We found strong evidence for reverse transcription of cap structures in the course of L1-mediated retrotransposition. The human endogenous retrovirus family HERV-W displays several sequence representatives in the human genome that are not due to provirus formations but are due to L1-mediated retrotransposition. These proviruses represent (processed) pseudogenes rather than proviruses. They display hallmarks of L1-mediated retrotransposition; they lack complete 5′- and 3′-LTRs, they end in a poly(A) tail, and they display TSDs with sequence characteristics also seen in L1 elements. Although several such HERV-W loci are 5′-truncated, some loci appear as a HERV-W RNA transcript that was retrotransposed in full length (Costas 2002; Pavlicek et al. 2002a,b). As HERV-W is transcribed by RNA Pol II, its RNA could acquire a cap, which might be reverse-transcribed into an additional G. We examined reported full-length HERV-W pseudogenes regarding frequency of G nucleotides upstream of the start of the HERV-W proviral RNA. We identified additional Gs in position nucleotide -1 that cannot be attributed to the TSD generated during retrotransposition (Fig. 4). The higher frequency of a G nucleotide in position -1 was statistically significant (Fig. 3B). We did not identify HERV-W LTR variants in the human genome displaying a G in that position of the LTR sequence. Thus, there is no evidence that the additional G nucleotides were derived from the HERV-W LTR, or sequence variants for that LTR. The additional G was most likely added posttranscriptionally, strongly suggesting that L1-mediated full-length retrotransposition of HERV-W Pol II transcripts includes reverse transcription of the cap, thereby generating an additional G nucleotide upstream of the HERV-W element.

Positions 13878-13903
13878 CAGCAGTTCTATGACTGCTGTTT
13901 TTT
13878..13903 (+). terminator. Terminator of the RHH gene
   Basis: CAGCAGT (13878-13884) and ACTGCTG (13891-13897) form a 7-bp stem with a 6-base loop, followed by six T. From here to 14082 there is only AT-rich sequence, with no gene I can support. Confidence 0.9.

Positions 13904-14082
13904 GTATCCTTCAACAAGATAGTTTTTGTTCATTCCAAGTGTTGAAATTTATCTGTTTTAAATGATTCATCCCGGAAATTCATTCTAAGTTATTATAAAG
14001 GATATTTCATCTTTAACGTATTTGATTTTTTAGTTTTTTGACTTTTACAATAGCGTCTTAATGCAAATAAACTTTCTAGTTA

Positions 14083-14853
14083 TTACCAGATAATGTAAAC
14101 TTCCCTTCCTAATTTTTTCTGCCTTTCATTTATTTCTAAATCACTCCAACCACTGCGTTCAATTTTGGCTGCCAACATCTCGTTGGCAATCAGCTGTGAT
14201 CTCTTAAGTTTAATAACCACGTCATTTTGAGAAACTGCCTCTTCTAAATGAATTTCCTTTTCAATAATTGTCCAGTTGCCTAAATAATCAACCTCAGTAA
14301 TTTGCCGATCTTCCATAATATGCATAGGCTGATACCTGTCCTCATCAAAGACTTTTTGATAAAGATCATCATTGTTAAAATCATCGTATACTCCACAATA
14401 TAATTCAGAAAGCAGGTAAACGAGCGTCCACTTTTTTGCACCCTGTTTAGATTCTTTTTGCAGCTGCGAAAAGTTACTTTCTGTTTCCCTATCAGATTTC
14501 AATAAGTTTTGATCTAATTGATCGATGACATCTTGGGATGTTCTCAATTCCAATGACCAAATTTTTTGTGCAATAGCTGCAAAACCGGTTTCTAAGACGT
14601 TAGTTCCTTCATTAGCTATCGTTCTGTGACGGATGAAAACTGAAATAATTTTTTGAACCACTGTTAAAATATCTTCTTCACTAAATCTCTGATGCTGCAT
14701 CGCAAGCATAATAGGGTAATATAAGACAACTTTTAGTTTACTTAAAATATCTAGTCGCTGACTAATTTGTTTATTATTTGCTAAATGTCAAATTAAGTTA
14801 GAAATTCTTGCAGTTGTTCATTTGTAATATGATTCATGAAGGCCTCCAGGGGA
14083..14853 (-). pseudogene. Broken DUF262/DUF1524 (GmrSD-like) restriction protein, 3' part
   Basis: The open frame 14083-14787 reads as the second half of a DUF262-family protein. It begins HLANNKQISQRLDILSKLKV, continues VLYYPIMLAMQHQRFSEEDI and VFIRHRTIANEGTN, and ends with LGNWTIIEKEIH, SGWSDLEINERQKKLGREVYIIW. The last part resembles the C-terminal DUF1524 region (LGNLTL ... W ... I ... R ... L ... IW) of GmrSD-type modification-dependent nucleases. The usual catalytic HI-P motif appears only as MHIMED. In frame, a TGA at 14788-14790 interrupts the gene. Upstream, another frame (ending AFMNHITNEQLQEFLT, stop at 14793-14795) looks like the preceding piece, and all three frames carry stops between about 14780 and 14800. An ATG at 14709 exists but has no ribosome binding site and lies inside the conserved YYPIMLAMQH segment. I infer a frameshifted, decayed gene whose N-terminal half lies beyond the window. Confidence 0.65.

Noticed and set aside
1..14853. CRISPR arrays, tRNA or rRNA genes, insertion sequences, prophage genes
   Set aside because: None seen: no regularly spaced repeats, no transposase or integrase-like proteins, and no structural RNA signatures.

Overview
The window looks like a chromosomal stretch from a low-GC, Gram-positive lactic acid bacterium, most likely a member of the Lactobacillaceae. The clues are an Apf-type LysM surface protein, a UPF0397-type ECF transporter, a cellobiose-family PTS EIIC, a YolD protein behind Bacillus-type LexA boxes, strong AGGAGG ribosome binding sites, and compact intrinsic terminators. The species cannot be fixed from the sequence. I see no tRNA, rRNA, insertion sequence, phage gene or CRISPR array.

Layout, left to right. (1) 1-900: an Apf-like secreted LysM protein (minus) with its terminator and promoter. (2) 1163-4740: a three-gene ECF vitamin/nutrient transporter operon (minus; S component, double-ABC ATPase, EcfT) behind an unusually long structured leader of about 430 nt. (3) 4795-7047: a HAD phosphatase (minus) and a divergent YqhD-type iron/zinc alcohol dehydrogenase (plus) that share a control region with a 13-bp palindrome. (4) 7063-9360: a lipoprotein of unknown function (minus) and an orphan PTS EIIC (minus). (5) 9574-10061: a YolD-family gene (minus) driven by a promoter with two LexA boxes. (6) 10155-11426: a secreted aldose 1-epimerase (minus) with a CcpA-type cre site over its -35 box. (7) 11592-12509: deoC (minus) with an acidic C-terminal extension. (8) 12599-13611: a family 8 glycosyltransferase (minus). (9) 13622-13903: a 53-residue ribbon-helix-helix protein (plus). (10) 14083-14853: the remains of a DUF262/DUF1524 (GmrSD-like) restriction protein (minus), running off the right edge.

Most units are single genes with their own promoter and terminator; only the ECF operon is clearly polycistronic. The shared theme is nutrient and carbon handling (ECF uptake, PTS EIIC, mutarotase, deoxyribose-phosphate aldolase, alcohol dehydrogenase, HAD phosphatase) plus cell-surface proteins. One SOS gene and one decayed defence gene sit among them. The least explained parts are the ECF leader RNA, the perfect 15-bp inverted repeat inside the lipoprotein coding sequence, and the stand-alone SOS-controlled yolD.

Figure 4.
Frequent occurrence of a G nucleotide upstream of L1-mediated HERV-W pseudogenes. The underlined sequence at the top is the previously reported HERV-W LTR consensus sequence, also termed LTR17. Previously reported HERV-W full-length pseudogenes (Costas ...